University academics are frequently used by regulatory agencies, courts and government to provide expert opinion and advice. Historically it has been assumed that by the nature of their employment, they are a source of expertise independent of financial or other conflicts of interests. As discussed above and argued by the European Ombudsman, those historic assumptions are no longer reliable (Case: 346/2013/SID).
They now fail because universities do not adequately separate academic staff from institutional conflicts of interest.
EFSA convened a Working Group for expert advice during public consultation on developing Guidance on risk assessment of food and feed from genetically modified animals. A member of the working group from Oxford University did not declare Oxford’s significant stake in a company developing genetically modified insects, and EFSA could not establish that Oxford had appropriately insulated the academic expert from this conflict of interest.
The Ombudsman said that EFSA “has an obligation to ensure that [experts] are, and are also seen to be, independent of any third party influence that might unduly affect their ability and willingness to give the best advice possible.” EFSA relied on its impression that university academics were independent. However, the “Ombudsman notes that it is increasingly common for universities and other third-level bodies to work closely with companies to carry out research and to commercialise the results of research. The traditional understanding that academia is necessarily and automatically ‘independent’ must evolve to reflect these developing deeper relationships between academia and business. The view that academia, academic institutions and individual academics are independent of business must be based not on any preconceived assumptions, but rather on an examination of the specific relevant facts” [emphasis added].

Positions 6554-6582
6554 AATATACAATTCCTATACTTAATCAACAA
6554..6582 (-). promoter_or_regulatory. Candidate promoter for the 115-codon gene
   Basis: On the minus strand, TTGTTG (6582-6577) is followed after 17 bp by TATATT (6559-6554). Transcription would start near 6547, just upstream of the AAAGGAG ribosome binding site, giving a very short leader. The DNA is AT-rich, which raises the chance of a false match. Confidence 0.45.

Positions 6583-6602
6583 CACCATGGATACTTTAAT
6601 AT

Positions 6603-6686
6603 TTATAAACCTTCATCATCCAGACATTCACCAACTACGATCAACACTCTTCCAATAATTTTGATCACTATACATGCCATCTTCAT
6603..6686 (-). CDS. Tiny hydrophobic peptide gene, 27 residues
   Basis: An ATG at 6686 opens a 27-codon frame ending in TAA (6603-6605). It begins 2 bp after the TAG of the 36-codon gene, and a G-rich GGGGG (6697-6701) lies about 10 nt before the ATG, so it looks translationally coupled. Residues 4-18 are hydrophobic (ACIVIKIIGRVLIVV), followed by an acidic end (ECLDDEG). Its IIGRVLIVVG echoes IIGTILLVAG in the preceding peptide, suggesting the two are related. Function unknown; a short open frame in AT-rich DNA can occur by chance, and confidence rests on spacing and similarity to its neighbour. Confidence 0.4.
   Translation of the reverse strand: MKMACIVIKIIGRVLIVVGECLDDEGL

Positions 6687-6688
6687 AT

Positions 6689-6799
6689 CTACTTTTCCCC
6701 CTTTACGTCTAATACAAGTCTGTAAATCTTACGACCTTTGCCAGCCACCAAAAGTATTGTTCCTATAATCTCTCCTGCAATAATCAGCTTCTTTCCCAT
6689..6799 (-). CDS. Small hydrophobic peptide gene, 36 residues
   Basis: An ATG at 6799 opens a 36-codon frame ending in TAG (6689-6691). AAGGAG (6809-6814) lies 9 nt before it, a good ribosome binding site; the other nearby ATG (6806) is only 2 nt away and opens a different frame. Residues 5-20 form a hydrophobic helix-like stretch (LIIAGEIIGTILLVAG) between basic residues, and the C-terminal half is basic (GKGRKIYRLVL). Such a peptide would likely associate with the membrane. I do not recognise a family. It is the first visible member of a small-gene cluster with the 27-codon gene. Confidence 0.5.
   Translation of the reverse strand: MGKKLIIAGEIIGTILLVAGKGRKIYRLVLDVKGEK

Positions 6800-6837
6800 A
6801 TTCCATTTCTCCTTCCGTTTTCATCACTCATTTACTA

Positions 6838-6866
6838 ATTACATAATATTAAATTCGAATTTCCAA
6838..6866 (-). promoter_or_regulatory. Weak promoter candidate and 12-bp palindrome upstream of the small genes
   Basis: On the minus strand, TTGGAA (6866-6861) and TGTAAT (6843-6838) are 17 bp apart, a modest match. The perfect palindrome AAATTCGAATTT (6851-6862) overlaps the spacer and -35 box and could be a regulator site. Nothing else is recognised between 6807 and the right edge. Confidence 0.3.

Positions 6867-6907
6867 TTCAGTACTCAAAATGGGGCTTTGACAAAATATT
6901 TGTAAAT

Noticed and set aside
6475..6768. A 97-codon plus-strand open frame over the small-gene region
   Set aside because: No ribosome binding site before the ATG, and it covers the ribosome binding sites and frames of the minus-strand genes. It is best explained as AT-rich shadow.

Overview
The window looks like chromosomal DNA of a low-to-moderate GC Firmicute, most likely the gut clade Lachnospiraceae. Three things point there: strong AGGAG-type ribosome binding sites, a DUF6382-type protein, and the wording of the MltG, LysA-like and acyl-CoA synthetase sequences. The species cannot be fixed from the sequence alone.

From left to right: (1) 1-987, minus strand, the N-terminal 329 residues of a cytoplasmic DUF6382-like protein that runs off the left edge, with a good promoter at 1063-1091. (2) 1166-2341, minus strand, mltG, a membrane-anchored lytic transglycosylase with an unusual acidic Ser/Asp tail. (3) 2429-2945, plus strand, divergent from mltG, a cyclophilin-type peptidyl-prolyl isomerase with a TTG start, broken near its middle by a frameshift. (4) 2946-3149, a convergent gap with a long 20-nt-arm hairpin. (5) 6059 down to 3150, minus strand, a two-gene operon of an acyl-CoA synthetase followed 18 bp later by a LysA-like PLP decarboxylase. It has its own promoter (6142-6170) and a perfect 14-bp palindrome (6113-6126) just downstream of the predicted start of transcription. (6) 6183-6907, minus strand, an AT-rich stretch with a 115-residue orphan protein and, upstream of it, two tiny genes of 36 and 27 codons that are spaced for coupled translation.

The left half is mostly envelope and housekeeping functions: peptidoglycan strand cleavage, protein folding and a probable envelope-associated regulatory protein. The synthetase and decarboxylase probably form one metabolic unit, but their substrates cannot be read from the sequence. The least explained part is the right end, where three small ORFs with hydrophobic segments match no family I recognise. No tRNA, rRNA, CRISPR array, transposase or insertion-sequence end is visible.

EFSA argued that “the rationale for this choice [of experts from universities] is obvious: such an approach would disqualify precisely those full time researchers and professors who are least directly engaged in commercial activities.” And that is precisely my concern.
The independent academic expert is a social resource. It is also an endangered species. Failure to create clear and reliable career pathways for those expert in the state of the art, and free of any pressure to be—or be seen to be—friendly to industry and commercial interests of public institutions is gambling with public trust and the ability of the public to challenge financial and political power. The system cannot work if the only experts are those who develop the products that government ensures are safe to use.